Over the past two years, a swell of teachers demanded changes in their jobs. From West Virginia to California, thousands of teachers have walked out of their classrooms and negotiated better pay and resources.
Nestled near the Wasatch Mountains in Utah, the Ogden City School District recently affirmed a pay hike for its teachers.
Kristie Williamson, a teacher and cheer coach at Ogden High School, has worked to transform the cheer team and motivate the students who struggle in class. It isn’t always easy to inspire her students but, for her, teaching the hard lessons is what makes the job worth it.
My name is Kristie Williamson. I am a teacher and cheer coach at Ogden High School in Ogden, Utah. The population at Ogden High School is very diverse. We have kids that come from inner-city Ogden, a lot of newcomers from different countries. And then I have a lot of wealthier parents who are doctors here. They’re all blended in and it makes for, I think fun, and interesting teaching.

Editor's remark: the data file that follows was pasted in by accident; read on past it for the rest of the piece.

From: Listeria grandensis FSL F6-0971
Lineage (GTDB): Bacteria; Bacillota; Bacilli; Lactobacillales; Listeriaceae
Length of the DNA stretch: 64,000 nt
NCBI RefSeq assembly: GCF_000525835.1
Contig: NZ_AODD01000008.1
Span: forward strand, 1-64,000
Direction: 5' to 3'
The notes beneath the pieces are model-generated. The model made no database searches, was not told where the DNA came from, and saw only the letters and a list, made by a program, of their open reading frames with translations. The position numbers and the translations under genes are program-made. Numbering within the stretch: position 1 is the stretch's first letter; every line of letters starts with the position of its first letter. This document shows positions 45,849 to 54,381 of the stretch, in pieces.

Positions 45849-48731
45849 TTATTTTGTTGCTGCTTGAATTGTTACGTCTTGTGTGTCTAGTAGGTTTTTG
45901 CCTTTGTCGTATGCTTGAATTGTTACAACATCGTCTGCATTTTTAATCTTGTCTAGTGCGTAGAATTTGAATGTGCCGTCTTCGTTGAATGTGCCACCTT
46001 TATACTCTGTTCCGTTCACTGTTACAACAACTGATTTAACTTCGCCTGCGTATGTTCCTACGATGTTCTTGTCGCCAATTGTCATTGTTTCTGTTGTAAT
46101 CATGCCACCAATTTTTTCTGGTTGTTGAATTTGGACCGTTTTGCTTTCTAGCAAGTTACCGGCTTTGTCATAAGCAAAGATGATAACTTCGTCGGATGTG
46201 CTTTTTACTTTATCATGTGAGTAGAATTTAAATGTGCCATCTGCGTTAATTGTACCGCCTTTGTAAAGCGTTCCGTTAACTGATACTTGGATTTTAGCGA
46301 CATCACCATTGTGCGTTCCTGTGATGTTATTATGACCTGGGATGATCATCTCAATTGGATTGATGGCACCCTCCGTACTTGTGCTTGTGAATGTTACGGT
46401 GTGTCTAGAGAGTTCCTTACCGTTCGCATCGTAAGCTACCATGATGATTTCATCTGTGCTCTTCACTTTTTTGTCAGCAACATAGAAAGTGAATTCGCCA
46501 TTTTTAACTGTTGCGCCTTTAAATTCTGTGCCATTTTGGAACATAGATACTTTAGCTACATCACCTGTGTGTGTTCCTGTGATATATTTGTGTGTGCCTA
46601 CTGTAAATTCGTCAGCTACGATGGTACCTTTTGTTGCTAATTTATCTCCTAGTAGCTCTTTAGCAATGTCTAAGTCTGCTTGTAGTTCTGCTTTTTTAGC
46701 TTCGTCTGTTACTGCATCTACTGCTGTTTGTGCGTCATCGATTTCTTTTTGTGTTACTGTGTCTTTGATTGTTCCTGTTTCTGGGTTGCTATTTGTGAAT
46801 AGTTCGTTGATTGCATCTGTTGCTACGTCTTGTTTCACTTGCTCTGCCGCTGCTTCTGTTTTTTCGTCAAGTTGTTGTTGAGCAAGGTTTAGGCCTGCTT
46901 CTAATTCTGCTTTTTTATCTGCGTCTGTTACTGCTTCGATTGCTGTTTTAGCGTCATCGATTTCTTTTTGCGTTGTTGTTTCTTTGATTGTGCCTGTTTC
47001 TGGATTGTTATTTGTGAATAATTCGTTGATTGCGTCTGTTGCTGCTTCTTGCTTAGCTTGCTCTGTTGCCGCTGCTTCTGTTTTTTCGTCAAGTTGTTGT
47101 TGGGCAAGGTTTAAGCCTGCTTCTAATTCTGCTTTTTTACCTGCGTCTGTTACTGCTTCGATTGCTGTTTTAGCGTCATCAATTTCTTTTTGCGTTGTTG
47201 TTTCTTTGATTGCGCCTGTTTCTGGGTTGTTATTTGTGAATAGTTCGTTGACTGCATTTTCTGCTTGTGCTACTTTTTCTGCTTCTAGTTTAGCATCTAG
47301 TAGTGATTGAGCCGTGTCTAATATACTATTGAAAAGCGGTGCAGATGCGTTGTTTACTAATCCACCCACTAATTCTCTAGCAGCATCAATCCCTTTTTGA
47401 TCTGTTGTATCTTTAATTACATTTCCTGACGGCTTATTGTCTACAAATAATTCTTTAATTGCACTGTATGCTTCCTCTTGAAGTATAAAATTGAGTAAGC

When I started the team there were kids who weren’t getting good grades, they were kind of being troublemakers in class. I had to set my standards pretty high and I had to stick with those. But I try really hard to like build relationships with those kids and just try to get down to, like: ‘Why are you doing this, what is your plan, what are you going to do after school?’ Either way, if you want to have a job and keep a job, you have to learn how to be on time and to commit to something, or be there when you say you’re going to be there.
At the end of this year I had a student who I walked to class every single class period. Nothing that we did or said to him was motivating him. And I made a deal with him: ‘If you go, then I won’t walk with you. But as soon as you stop, I’m going to be your walking buddy.’ He hated it, because the kids were like ‘Oh, man, Coach Kristie’s walking him to class, rough life.’
But he went to class, and the teachers are like: ‘Yeah, he’s great once he’s here, but he was never here before.’ So it is a constant struggle, getting them to understand that. But, to me, those things make teaching worth it.
I’m doing myself a big favor and I’m taking off the month of July. You know, I’m just going to hang out with my toddler, who I feel like I never see, go to the pool, just try to relax and decompress so that I don’t burn myself out. The teachers here are extremely selfless. They don’t do it because it’s a paying job where you get the summers off. We do it because we love it and we want to make a difference.
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